'A Golden Age' tells of a mother's love tangled by war
A Bangladeshi widow will do anything for her rebel children.
When reading Tahmima Anam's moving debut novel, A Golden Age, it will be helpful to keep two things close at hand: a box of tissues and the number to a really good Indian takeout.
The story of a widowed mother's fight to keep her son and daughter safe during Bangladesh's war for independence functions as both a riveting tale and a lament for the atrocities the people suffered during Pakistan's invasion in 1971. But the novel is also full of beauty, with Anam celebrating the poetry and food of her homeland. A longing for samosas and is guaranteed to hit a reader by the third chapter. I'd recommend eating before continuing, because the horrors that left an estimated 3 million dead and turned 10 million more into refugees is sure to roil your stomach.
Between 1948 and 1971, Bangladesh was actually known as East Pakistan. The British attached the halves during the partition of India because they both had Muslim majorities. Unfortunately, the two sides didn't share a common geography, language, or culture. "What sense did it make, to have a country in two halves, poised on either side of India like a pair of horns?" Anam's heroine wonders at one point. Rehana Haque actually embodies the divided nature of Pakistan: An Urdu-speaking woman from the wealthier west, she's made the Bengali east her home. And years before the rest of her country, she suffers an invasion from western Pakistan. In 1959, Rehana's children are taken from her, when her brother-in-law from Lahore has the young widow declared an unfit mother in court. ("Milord, Mrs. Haque is distressed; she needs her rest," the childless man declares in a breathtaking piece of self-justification.) It takes Rehana more than a year to raise enough money to bribe the judge and bring her children home. More than a decade later, her children now university students, Rehana is still racked by guilt, and the forced separation has defined her life.
On the night of a neighbor's engagement party in March 1971, Pakistan invades after Bangladesh declares independence. While Rehana and her children eat lamb and try to navigate the horrible awkwardness arising from the fact that her son, Sohail, has been in love with the engaged young woman since both were children, soldiers target the university and the Hindi sections of Dhaka, the capital. "Oblivious, they devoured the roast lamb, smacking their lips and sucking on the bones. Later they would remark upon the crudeness of their hunger."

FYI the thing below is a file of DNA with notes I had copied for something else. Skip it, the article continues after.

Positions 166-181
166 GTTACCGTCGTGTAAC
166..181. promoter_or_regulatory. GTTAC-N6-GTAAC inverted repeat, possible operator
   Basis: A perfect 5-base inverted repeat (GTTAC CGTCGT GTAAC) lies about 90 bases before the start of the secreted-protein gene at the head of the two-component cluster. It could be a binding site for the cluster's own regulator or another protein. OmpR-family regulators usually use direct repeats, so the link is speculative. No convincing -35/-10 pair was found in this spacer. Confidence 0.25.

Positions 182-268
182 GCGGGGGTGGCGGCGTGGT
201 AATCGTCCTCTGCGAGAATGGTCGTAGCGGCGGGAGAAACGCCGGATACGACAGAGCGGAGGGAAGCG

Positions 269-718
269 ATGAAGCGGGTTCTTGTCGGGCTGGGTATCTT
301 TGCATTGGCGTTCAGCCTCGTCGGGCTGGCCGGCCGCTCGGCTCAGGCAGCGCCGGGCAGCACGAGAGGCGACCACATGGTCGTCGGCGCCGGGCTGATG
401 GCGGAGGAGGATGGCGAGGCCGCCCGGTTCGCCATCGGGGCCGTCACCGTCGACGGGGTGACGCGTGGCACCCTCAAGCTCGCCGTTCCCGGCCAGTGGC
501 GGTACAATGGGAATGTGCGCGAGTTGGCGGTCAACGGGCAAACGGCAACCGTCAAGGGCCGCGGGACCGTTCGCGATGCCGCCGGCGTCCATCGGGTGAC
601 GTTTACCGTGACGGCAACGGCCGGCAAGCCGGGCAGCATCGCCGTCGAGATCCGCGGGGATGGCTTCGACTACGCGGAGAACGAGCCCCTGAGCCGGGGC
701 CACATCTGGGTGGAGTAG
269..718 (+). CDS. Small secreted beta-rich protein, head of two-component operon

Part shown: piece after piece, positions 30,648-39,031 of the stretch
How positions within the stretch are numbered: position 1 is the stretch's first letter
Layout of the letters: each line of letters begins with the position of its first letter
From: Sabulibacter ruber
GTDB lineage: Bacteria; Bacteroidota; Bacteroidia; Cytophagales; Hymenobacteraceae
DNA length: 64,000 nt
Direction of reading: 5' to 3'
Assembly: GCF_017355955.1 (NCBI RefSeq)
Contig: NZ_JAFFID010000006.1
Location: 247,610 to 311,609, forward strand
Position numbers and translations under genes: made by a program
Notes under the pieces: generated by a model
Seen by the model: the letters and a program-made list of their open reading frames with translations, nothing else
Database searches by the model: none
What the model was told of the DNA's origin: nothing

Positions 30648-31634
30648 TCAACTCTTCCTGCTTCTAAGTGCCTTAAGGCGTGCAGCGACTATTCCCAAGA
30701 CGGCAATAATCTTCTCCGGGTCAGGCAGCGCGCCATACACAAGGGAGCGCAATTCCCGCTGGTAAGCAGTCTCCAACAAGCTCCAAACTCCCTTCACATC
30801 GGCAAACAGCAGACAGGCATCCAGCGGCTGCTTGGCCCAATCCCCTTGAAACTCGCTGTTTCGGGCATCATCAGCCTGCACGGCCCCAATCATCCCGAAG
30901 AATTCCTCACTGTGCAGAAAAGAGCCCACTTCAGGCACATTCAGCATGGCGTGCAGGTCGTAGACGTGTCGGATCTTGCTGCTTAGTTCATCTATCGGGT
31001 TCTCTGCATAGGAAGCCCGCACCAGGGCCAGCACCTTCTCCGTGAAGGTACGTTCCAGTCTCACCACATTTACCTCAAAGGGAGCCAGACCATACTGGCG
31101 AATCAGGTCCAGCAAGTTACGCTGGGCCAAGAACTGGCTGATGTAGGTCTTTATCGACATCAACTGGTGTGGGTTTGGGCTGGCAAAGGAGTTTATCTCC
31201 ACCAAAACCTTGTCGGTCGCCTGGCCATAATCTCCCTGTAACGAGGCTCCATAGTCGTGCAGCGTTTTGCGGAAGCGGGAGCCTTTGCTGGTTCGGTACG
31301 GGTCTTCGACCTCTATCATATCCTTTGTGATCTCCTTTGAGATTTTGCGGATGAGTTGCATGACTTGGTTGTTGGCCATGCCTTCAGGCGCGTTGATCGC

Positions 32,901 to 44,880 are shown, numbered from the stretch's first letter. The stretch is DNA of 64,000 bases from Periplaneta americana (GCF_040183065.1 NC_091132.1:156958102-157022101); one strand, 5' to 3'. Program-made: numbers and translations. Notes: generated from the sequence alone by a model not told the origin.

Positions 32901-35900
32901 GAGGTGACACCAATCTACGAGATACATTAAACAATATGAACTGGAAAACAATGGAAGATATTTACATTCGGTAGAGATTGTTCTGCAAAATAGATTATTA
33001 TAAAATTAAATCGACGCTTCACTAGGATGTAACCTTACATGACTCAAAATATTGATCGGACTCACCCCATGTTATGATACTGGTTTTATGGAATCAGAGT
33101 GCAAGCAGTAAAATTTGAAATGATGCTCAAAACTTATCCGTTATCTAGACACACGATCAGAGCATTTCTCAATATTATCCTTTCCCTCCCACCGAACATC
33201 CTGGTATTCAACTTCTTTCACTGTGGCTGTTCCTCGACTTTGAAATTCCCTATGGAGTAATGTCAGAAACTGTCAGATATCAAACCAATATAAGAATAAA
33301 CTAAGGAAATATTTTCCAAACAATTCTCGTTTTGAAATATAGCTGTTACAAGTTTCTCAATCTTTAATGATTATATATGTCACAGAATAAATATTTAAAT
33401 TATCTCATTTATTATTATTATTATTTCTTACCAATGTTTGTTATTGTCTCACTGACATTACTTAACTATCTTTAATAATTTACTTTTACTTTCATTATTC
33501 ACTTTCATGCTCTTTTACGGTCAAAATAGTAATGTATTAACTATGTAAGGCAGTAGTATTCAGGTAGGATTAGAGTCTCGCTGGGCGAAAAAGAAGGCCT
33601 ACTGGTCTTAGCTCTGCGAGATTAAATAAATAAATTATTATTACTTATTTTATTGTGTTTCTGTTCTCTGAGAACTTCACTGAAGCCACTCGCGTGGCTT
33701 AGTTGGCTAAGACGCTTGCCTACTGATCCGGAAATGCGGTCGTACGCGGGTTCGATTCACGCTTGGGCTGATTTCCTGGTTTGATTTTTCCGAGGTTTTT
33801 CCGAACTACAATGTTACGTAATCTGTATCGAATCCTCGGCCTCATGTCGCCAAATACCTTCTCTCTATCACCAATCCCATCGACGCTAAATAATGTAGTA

Outraged by the invasion, both Sohail and his sister Maya want to join the rebels. Rehana is torn between admiration for her children's bravery and terror for their safety. "There was a part of her that wanted to allow her children anything – any whimsy, any zeal, any excess," while "another part of her wanted them to have nothing to do with it all, to keep them safe at home."
But, just as a decade earlier, they leave her behind. Maya becomes a press writer for the nationalists in Calcutta, while Sohail joins a rebel cell near home. Only this time, over the course of the novel, Rehana learns how to let them go.
As her friends hide in their homes and pretend the war doesn't exist, Rehana finds herself becoming an involuntary revolutionary. She starts by sewing blankets made from her silk saris.
Then she lets Sohail's rebel friends set up a base in her rental property – vacant since her Hindu tenants fled the persecution by the Pakistani army – and bury guns under her rosebushes.
At first, Rehana is motivated less by nationalist fervor and more by a desire to make her son happy. As his requests become more and more dangerous, Rehana is oddly delighted: "It was the most distasteful, gruesome task," she thinks when Sohail begs for another favor. "But it was also an opportunity. Her son was giving her another chance to atone. The years of slavish devotion, the mothering ... she had always known they would not be enough. She could not help welcoming the prospect of some new sacrifice."
Many comparisons have been made between Anam and Monica Ali, another highly talented Bangladeshi writer who lives in Britain. But where Ali's "Brick Lane," followed the immigrant experiences of a woman living in London, Anam focuses wholly on her native country.
"A Golden Age" is the first of a planned trilogy covering the birth of Bangladesh. Since the novel just keeps getting stronger as it progresses – building to a doozy of an ending – one can only imagine great things from the sequel.
• Yvonne Zipp regularly reviews fiction for the Monitor.